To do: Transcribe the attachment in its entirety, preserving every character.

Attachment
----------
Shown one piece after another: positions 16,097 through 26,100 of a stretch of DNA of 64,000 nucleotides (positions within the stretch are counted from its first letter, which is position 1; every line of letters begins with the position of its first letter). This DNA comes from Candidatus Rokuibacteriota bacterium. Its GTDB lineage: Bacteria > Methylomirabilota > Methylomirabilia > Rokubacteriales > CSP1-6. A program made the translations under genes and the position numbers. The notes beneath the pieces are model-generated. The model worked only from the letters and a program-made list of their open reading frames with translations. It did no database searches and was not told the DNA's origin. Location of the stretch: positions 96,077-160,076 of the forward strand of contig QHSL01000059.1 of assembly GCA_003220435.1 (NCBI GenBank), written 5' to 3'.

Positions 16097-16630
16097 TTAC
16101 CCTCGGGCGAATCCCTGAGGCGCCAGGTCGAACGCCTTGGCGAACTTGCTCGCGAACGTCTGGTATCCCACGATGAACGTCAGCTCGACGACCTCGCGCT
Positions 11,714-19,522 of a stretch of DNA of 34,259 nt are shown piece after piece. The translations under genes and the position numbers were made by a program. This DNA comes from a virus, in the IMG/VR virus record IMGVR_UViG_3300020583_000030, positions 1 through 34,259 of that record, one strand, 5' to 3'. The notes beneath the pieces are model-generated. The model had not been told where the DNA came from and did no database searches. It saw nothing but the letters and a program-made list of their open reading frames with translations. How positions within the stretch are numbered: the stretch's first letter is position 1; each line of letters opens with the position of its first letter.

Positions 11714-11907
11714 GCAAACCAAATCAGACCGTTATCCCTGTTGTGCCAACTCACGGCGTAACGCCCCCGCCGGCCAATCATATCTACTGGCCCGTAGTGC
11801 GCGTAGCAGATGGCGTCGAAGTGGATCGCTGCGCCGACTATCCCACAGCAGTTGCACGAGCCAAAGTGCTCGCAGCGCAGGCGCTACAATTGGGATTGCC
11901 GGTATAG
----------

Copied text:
Shown one piece after another: positions 16,097 through 26,100 of a stretch of DNA of 64,000 nucleotides (positions within the stretch are counted from its first letter, which is position 1; every line of letters begins with the position of its first letter). This DNA comes from Candidatus Rokuibacteriota bacterium. Its GTDB lineage: Bacteria > Methylomirabilota > Methylomirabilia > Rokubacteriales > CSP1-6. A program made the translations under genes and the position numbers. The notes beneath the pieces are model-generated. The model worked only from the letters and a program-made list of their open reading frames with translations. It did no database searches and was not told the DNA's origin. Location of the stretch: positions 96,077-160,076 of the forward strand of contig QHSL01000059.1 of assembly GCA_003220435.1 (NCBI GenBank), written 5' to 3'.

Positions 16097-16630
16097 TTAC
16101 CCTCGGGCGAATCCCTGAGGCGCCAGGTCGAACGCCTTGGCGAACTTGCTCGCGAACGTCTGGTATCCCACGATGAACGTCAGCTCGACGACCTCGCGCT
Positions 11,714-19,522 of a stretch of DNA of 34,259 nt are shown piece after piece. The translations under genes and the position numbers were made by a program. This DNA comes from a virus, in the IMG/VR virus record IMGVR_UViG_3300020583_000030, positions 1 through 34,259 of that record, one strand, 5' to 3'. The notes beneath the pieces are model-generated. The model had not been told where the DNA came from and did no database searches. It saw nothing but the letters and a program-made list of their open reading frames with translations. How positions within the stretch are numbered: the stretch's first letter is position 1; each line of letters opens with the position of its first letter.

Positions 11714-11907
11714 GCAAACCAAATCAGACCGTTATCCCTGTTGTGCCAACTCACGGCGTAACGCCCCCGCCGGCCAATCATATCTACTGGCCCGTAGTGC
11801 GCGTAGCAGATGGCGTCGAAGTGGATCGCTGCGCCGACTATCCCACAGCAGTTGCACGAGCCAAAGTGCTCGCAGCGCAGGCGCTACAATTGGGATTGCC
11901 GGTATAG